The first computer has been already used a long time ago. The first thing what you probably could call a computer was the abacus,which came up 2400 BC. Early computers or Calculator were developed to perform only single tasks,but o ver the time counting machines or "computers" got more complex. In the early 1950's computer could only run one program or task at a time, so there was no need for a operating system. Later on there came up machines which provide a library of programs. At this point the first needs for a operating system came up. But it sill will take a long time to the operating system as we now them today.
The first real operating system were made for industrial machines. IBM was one of the leading companies in this area. But these operating system looked more like the Windows-DOS as we now today.
Apple was the first company who provided a PC with a Graphical Users Interface(GUI). Apple had really innovative ideas, which lead to huge changes in the IT industry. Shortly after the OS was published, the activist and programmer Richard Stallman started the GNU project. His goal was to develop a complete free operating system. The new operating system was based on the UNIX system and was manly written in assembly code.
Since then there came up a lot of operating systems but manly the way they work is the same. These main operating system were developed since today:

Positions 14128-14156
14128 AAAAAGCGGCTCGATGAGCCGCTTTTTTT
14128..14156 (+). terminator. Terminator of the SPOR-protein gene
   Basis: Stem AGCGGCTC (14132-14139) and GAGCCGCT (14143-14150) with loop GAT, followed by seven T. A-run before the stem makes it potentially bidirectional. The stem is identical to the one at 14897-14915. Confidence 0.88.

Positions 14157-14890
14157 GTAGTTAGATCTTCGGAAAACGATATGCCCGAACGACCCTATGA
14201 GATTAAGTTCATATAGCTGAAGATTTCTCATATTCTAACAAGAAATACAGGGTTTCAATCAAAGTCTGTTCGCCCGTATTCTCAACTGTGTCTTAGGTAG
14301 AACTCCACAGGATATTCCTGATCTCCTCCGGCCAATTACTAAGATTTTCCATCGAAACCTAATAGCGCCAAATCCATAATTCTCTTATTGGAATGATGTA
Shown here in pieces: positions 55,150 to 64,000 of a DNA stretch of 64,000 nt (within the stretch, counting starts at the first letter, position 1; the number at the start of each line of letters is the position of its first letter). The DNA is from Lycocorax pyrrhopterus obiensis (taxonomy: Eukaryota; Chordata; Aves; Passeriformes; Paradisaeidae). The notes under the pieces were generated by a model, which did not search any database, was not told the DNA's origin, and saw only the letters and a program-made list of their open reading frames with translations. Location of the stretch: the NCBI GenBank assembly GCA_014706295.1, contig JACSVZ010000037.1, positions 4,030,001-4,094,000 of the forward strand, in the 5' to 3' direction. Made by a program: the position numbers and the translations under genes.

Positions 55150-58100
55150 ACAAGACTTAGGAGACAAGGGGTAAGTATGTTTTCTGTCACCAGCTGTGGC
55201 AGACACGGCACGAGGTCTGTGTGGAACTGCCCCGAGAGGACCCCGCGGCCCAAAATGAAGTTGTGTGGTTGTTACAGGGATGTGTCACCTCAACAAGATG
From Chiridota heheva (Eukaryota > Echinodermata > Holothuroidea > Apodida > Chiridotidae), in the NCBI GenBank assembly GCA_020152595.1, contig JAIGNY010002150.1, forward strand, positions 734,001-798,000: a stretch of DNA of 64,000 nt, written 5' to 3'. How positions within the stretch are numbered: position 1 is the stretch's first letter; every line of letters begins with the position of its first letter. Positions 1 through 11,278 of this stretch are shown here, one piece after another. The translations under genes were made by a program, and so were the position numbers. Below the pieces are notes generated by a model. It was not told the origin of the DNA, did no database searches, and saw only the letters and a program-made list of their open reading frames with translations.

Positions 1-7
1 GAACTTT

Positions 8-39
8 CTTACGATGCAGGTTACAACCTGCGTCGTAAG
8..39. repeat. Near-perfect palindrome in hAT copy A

-Mac OS (Apple,Steve Jobs)
-Linux (Richard Stallman,Linus Torvalds)
Operating Systems[edit | edit source]
- The Operation System (OS) controls the operations on a computer.
Examples of operating systems[edit | edit source]
Linux OS[edit | edit source]
- Linux or GNU/Linux is a free and open source software operating system for computers. The defining components of Linux are the Linux kernel and GNU packages. The logo for Linux is a cartoon penguin named "Tux" and for GNU a gnu head. Open source software means that everyone has the freedom to use, copy, study and change it. Proprietary software in contrast is under restrictive copyright and the source code is usually hidden from the users.
- It is the leading operating system on servers and other big iron systems such as mainframe computers and supercomputers, but only about 1% of desktop computers.
Linux also runs on other operating systems of several devices. Android, the most widely used operating system for tablets and smartphones, is built on top of the Linux kernel.